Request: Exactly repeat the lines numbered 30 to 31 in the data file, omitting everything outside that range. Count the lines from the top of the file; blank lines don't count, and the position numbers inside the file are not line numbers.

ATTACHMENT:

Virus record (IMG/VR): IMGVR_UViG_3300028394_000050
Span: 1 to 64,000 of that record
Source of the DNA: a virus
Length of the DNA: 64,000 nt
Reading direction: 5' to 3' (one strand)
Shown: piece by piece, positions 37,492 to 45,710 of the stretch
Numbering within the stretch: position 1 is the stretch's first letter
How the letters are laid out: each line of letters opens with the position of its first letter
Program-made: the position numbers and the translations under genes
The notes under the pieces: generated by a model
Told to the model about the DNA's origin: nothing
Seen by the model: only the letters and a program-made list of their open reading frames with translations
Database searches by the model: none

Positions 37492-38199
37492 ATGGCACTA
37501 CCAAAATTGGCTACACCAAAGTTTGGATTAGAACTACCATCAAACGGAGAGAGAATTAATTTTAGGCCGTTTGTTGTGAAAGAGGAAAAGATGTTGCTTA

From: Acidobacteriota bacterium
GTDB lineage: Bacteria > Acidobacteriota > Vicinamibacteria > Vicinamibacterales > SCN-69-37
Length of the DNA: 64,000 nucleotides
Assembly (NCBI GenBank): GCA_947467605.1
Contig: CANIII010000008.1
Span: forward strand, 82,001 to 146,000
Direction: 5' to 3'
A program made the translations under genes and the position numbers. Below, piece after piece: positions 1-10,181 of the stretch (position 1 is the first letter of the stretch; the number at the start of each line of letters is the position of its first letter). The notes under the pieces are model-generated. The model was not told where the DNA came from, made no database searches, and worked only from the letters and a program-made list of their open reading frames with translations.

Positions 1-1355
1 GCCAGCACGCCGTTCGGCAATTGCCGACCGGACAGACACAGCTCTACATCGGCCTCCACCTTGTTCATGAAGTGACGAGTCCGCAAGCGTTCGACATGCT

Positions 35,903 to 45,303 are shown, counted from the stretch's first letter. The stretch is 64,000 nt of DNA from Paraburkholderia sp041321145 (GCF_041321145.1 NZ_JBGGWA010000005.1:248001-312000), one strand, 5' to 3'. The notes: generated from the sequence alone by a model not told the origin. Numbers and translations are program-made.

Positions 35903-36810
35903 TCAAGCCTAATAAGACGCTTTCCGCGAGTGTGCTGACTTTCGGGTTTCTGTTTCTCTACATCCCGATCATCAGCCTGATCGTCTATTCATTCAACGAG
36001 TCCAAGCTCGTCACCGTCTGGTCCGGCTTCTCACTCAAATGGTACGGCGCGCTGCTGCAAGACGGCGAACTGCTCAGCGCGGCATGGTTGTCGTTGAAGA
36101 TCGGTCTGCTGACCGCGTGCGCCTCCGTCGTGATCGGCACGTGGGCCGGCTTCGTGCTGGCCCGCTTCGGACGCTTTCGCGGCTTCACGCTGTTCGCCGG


36001 TCCAAGCTCGTCACCGTCTGGTCCGGCTTCTCACTCAAATGGTACGGCGCGCTGCTGCAAGACGGCGAACTGCTCAGCGCGGCATGGTTGTCGTTGAAGA
36101 TCGGTCTGCTGACCGCGTGCGCCTCCGTCGTGATCGGCACGTGGGCCGGCTTCGTGCTGGCCCGCTTCGGACGCTTTCGCGGCTTCACGCTGTTCGCCGG